Where the apertures of the hole bar are of a different configuration, such as diamonds, square or rectangular slots, preferably they have an equivalent diameter of from about 0.06 to 0.5 inches. Also, the slots 70 can be continuous along the length of the bar, a shown in FIG. 12.
Although an end feed hole bar is shown in FIG. 4, a center feed design such as that illustrated in FIG. 10 can also be used, depending upon the application.
Depending upon the size of the holes 18, "whistling" and web fluting or wrinkling problems, particularly in the machine-direction, can arise. These problems should be minimized without compromising good flotation and heat transfer characteristics. Hole diameters of 0.164, 0.172 amd 0.1875 inches result in minimal web fluting and whistling in graphic arts applications, with hole diameters of 0.1875 inches being especially preferred. The optional use of a hole bar diffuser plate (not shown) coupled to flanges 9 (FIG. 3) between the header 11 and the compartment 12 may also be used in reducing whistle. A flow straightener 30 may also be positioned in chamber 12 of hole bar 10 to improve the air flow characteristics.
Also of importance in optimizing flotation and heat transfer characteristics is the height of the hole bars 10 from the web W. If the hole bars are too close to the web centerline, web instability and web touch-down on the air bar top can occur. However, moving the hole bars too far away from the web centerline can cause an undesirable loss in heat transfer. Accordingly, preferably the hole bar should be from about 2 to about 10 equivalent aperture diameters (or slot widths) away from the web. Actual hole bar clearances ranging from about 1/8 to 13/4 inches from the web are preferred. In general, a smaller web clearance, preferably less than 0.5 inches, is required for the air bar/hole bar arrangement embodiment shown in FIG. 2 where hole bar aperture diameters are 0.1875 inches and the hole bars are positioned without an opposite air bar, and a web clearance greater than 0.5 inches, preferably 0.875 inches is preferred for the embodiment in FIG. 2 where hole bar aperture diameters are 0.1875 and the hole bars are directly opposed by an air bar. In this latter embodiment, it is also preferred that the air bar slots be in the range from 0.085 or 0.095 inches. Accordingly, the height/diameter ratio in the embodiment where the hole bar is not directly opposed is less than 3, such as about 0.7 to about 2.7. The height/diameter ratio in the embodiment where the hole bar is directly opposed is from greater than 3 to about 10, preferably about 4.7.
Suitable nozzle velocity is in the range of 1000 to 12000 feet per minute, with a nozzle velocity of from about 8000 to 10000 fpm being preferred.
The air bars and hole bars need not be fed by the same header systems; separate headers can be used as shown in FIG. 11, especially if different operating velocities and/or air temperatures in the hole bars and air bars are desired. A first tapered header 60 having a plurality of feed ports 65 is an air receiving communication with air bars AB. Air supply is fed to the header 60 in the direction of arrow 66. A second tapered header 61 having a plurality of feed ports 65' is in air receiving communication with hole bars HB. Air supply is fed to the header 61 in the direction of arrow 67. Independent control of velocities may be important where heat transfer and flotation requirements are at odds, such as where low web tensions require reduced flotation velocity, yet the heat transfer required remains the same.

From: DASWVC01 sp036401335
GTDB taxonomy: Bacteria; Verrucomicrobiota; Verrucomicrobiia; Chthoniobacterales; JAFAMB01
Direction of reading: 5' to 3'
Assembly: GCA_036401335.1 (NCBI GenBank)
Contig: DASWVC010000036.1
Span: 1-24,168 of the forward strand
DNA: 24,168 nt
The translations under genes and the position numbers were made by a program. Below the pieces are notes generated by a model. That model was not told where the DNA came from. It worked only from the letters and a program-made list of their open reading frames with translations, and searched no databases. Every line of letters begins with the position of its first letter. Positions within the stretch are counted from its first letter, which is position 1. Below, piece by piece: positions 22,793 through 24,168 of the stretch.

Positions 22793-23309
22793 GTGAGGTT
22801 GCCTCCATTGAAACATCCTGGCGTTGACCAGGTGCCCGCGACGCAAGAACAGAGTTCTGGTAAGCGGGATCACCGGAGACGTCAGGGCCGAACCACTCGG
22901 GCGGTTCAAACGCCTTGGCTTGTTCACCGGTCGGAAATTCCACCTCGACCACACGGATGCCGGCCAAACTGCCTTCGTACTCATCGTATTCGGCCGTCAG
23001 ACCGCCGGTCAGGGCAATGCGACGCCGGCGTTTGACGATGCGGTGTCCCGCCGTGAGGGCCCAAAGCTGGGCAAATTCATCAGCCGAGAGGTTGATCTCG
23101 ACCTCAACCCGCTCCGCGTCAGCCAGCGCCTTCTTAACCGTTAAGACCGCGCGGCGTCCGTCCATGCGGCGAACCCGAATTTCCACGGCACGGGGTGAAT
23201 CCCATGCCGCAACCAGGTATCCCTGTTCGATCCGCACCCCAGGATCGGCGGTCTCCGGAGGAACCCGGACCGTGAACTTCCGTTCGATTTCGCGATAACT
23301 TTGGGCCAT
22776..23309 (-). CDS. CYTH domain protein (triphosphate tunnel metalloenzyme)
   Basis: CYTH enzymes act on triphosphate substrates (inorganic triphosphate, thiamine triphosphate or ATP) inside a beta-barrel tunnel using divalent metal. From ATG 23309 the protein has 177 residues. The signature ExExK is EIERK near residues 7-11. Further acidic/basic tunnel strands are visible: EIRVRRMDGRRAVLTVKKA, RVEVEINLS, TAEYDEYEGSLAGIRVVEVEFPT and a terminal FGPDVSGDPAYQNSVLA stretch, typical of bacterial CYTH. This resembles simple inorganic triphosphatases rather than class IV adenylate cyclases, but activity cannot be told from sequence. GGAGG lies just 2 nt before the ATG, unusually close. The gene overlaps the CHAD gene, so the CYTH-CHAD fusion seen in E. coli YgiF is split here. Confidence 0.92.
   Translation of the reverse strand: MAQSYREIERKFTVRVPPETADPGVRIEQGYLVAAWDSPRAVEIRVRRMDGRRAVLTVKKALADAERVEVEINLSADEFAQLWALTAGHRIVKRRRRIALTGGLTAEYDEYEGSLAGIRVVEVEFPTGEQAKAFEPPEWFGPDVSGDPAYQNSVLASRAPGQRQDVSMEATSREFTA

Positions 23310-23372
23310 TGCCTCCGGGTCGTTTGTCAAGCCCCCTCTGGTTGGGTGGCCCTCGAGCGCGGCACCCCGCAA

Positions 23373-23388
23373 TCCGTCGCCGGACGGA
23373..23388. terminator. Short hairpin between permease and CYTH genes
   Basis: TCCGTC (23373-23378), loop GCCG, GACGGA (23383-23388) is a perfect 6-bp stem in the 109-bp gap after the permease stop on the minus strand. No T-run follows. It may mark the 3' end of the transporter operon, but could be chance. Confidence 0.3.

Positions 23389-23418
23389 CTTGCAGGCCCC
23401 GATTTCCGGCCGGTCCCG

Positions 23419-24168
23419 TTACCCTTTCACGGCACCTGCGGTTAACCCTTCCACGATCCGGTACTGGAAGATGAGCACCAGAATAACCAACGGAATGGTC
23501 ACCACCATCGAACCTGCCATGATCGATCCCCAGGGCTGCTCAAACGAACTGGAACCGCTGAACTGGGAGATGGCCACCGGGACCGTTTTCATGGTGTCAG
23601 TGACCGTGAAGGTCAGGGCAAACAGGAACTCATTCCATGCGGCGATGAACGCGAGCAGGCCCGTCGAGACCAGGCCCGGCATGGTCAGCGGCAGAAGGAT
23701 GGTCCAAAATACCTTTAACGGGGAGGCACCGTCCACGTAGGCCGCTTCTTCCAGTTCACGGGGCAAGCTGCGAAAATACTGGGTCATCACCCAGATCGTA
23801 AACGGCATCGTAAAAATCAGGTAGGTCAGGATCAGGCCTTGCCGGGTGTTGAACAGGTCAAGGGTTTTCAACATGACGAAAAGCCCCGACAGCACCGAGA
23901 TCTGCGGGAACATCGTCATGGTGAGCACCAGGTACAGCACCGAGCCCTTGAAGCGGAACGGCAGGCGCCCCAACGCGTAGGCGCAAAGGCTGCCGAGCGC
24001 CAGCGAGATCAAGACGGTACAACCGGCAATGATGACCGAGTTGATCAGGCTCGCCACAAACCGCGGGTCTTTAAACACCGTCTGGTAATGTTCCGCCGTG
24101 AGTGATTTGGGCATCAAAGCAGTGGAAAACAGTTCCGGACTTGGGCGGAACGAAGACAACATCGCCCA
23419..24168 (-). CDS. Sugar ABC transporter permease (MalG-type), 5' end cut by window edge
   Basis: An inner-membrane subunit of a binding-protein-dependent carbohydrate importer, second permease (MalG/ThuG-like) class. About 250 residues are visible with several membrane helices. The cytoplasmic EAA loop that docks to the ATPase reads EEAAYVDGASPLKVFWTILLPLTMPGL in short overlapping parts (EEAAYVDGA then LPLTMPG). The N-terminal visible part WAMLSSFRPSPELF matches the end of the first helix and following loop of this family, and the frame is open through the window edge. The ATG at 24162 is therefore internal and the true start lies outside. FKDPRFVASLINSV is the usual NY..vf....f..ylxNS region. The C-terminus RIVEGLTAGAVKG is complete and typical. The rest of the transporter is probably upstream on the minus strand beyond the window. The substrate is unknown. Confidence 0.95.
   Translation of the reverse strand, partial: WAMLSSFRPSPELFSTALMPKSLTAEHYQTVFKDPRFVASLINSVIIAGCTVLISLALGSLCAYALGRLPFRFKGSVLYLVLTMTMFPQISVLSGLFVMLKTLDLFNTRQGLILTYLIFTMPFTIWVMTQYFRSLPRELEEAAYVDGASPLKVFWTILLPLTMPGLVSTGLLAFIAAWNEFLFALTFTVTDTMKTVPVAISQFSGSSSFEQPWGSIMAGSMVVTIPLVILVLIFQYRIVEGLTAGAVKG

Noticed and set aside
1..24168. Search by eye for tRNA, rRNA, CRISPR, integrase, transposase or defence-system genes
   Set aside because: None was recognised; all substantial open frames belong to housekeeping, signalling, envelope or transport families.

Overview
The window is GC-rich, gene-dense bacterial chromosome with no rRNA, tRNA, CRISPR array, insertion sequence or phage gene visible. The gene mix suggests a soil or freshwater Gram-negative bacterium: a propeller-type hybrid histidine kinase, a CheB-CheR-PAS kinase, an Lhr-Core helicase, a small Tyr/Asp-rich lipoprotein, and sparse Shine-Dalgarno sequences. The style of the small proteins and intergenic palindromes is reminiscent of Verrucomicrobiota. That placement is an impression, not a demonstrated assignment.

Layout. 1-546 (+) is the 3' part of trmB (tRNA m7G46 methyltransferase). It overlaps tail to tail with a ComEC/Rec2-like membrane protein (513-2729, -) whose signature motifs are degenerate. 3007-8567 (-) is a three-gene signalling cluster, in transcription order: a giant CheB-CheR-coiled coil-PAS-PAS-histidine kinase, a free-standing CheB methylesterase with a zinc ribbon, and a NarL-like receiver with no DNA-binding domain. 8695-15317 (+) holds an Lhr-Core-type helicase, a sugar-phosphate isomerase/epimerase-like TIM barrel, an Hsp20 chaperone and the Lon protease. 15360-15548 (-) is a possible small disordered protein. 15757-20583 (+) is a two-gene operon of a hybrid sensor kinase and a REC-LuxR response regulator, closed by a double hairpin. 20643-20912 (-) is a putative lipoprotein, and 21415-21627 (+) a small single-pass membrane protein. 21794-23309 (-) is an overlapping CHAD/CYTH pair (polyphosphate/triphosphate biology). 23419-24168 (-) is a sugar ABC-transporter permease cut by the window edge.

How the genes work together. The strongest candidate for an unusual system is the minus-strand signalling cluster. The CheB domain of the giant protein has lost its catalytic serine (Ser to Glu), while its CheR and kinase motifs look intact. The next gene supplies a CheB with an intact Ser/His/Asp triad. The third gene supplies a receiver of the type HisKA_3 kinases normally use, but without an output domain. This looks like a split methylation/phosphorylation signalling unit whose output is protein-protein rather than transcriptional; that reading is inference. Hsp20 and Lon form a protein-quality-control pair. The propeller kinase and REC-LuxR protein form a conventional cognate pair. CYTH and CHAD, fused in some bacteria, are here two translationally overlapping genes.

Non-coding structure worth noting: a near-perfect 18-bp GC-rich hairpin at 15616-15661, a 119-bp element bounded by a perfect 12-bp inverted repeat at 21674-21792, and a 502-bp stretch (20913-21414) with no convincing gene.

Similarly, the air bars and hole bars can be separately dampered such that they operate at different nozzle velocities. In the embodiment shown in FIG. 6, the hole bar 10 is integral to a flotation nozzle AB, with a hole bar supply duct 50 feeding the latter from the flotation nozzle AB. In the embodiment shown, the center of the hole bar 10 is spaced five inches from the center of the flotation nozzle AB, which in turn is spaced ten inches from the flotation nozzle AB'. The flotation nozzle/hole bar integral configuration is preferred for retrofitting existing graphic arts dryers having conventional center feed headers. Since a larger volume of air must enter the flotation nozzle having the hole bar attached, the pressure losses through each air feed path must be examined and controlled to supply the proper air flow rate to each device. One way to control air flow to each device is to use dampers, such as at 75, in each air bar and hole bar. The air flow may also be controlled by proper design of each diffuser plate. Each flow path is examined and the pressure drop through each path is balanced by selecting the appropriate percent open area of the diffuser plate required to provide the balancing pressure drop.